The world is changing fast and to keep up you need local knowledge with global context.
In December, South African miners were hit by the country’s biggest blackouts as Eskom implemented ‘stage 6’ blackouts for the first time. It forced some of the producers, including Sibanye-Stilwater and Petra Diamonds to close their underground mines, and prompted the mining industry to ask Mineral Resource Minister Gwede Mantashe to allow them to build their own power plants. They estimate that they can generate 800MW of conventional power and 800MW of solar power. Speaking to Biznews in Davos at the World Economic Forum, Nolitha Fakude, the Chair of the Managing Board and Group Director of Anglo American in South Africa, said the mining group was currently engaged with Eskom and the Government, talking about the self-generation of power and looking at pilot schemes. – Linda van Tilburg
This coverage of the global conversation on change is brought to you by BrightRock, the first ever needs matched life insurance, that changes as your life changes. Anglo American’s Nolitha Fakude is with me, Nolitha how is mining group managing the current challenges being faced in South Africa?
Like all mining houses and other businesses in the country, it’s important to understand how the energy challenges are going to affect our businesses. We hope to continue engaging with leaders around the energy challenges so we can have several sources of energy to work with.
Is Anglo one of those mining groups that would like to generate its own energy?
We are exploring opportunities, there’s an opportunity we’re looking at in the platinum businesses in Limpopo around solar energy, so it will be clean energy and renewable energy, and it also fits in with our global strategy of being in a position where we eventually get to net zero carbon emissions.
Is the move towards green part of your mission statement?
It’s part of our broader commitment to ensure that we’re going to reduce our carbon emissions.
Right now the government doesn’t allow companies to generate their own energy. Are you speaking to them about that?
We’ve been engaging with government – especially the Department of Mineral Resources – and they have been partnering with us in making sure that some of the technologies that we’re looking into are appropriately piloted.
So if you look at a specific mine, how have the power cuts impacted them?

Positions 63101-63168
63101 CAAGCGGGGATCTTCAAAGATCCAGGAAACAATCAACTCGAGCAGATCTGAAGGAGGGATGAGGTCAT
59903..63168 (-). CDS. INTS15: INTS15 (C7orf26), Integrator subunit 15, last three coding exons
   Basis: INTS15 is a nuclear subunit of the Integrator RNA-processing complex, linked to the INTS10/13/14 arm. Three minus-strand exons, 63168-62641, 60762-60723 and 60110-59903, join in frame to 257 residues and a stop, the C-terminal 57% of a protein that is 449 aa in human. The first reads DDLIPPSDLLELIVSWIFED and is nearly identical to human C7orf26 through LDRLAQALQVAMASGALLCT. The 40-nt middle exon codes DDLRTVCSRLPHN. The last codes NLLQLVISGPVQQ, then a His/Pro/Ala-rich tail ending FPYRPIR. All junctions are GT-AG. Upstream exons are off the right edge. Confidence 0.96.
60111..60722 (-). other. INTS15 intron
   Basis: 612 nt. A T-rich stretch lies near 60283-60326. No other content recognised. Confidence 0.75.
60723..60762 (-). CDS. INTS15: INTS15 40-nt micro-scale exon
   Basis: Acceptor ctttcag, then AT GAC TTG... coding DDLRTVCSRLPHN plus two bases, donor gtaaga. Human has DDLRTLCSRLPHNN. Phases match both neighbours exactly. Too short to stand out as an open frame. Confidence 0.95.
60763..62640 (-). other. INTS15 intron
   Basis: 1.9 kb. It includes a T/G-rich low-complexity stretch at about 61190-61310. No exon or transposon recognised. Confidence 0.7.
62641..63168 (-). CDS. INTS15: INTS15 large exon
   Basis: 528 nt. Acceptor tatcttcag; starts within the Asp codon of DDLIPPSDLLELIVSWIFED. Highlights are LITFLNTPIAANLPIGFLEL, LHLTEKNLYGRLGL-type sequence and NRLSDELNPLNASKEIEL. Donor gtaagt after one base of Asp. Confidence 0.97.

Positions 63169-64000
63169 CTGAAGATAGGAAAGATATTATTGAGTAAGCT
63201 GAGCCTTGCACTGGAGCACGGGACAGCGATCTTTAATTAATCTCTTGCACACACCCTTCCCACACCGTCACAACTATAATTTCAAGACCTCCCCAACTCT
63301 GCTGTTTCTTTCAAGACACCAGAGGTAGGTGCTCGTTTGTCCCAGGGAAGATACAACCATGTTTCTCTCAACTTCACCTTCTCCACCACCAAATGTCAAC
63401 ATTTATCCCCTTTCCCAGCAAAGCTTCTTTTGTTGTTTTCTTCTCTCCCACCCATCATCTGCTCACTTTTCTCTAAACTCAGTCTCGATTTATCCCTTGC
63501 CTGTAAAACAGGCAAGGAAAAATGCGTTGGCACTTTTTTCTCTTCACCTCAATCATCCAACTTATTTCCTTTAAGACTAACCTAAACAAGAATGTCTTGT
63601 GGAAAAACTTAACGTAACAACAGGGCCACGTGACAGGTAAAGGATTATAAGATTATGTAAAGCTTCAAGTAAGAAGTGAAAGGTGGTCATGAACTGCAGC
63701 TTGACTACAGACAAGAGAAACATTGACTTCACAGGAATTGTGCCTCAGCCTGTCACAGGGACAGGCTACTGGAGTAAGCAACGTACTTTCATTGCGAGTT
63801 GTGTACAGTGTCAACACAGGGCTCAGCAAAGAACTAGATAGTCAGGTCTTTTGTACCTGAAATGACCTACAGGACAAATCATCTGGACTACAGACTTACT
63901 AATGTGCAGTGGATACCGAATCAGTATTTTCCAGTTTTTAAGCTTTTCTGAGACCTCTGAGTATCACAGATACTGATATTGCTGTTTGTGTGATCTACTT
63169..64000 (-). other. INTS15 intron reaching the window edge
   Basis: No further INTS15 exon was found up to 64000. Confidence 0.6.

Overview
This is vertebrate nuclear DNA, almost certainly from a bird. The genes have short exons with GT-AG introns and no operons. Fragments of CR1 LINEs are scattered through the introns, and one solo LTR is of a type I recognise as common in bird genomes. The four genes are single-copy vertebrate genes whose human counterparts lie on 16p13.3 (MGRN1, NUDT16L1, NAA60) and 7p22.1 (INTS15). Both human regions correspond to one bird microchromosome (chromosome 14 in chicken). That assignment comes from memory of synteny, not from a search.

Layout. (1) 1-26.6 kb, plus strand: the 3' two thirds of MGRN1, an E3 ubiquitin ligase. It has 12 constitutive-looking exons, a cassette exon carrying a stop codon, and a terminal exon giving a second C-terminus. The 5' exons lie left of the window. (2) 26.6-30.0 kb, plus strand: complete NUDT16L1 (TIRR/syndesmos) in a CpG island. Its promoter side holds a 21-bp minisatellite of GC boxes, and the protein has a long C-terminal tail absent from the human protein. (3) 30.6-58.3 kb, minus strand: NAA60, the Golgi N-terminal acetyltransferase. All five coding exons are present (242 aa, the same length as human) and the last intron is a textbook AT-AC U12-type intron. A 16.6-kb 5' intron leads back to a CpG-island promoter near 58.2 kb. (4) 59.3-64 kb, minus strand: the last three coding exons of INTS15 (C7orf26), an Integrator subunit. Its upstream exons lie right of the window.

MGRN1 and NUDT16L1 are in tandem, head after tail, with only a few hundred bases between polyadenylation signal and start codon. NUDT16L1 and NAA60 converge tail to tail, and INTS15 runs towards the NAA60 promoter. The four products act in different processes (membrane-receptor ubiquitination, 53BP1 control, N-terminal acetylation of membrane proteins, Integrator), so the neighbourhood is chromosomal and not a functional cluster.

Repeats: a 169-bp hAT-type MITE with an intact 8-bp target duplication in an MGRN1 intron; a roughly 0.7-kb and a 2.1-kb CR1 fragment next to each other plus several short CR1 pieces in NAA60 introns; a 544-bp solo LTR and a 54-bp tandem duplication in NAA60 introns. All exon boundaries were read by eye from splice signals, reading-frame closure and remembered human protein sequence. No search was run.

It’s about planning the energy use. Eskom has got different tiers of customers, so for the intensive energy users, like mining and manufacturing, they normally discuss the loadshedding plan, so we know about it. It is frustrating obviously and a challenge, however the predictability is good so one can plan accordingly.
You’re part of the minister’s delegation, how are you finding the Davos reception this year?
I wasn’t here last year, however in my previous engagements in Davos with different businesses and also investors, I think one has got to understand the whole essence of Davos. It’s not only just coming in to talk about today. It’s about talking about the future and possible partnerships. I’ve found that the various engagements we’ve had with people have been around the trends that are coming in the future and to make sure that South Africa’s voice – as a country and also within the continent – is being head.
Do you think it is being heard?
It depends which conversations you participate in because, as I’m sure you’ve noticed, there are more than 30 topics to choose from in one day. You’ve got to understand what the priorities are for you as a country and then make sure that your voice is there. I believe that as a South African, which is part of the African group, we have good conversations. The session we had this morning around the Friends of African growth, with different heads of states, was also an important engagement because you’ve got to understanding how our role, as a country – and also within the continent – can impact world conversations and get opportunities for us to be part of the growth. For me Davos is that platform. It’s good to see more diverse partners coming through, it’s also good to see more women in the different sectors, because between business, governments, civil society and all the young people that are part of Davos, means we are seeing the world for what it should be.
And especially young women. What do you say about that?
It’s very exciting to see more young women here. Younger women, because they are shaping the future and it’s good to know that the future is being shaped by both men and women.
Thank you so much.
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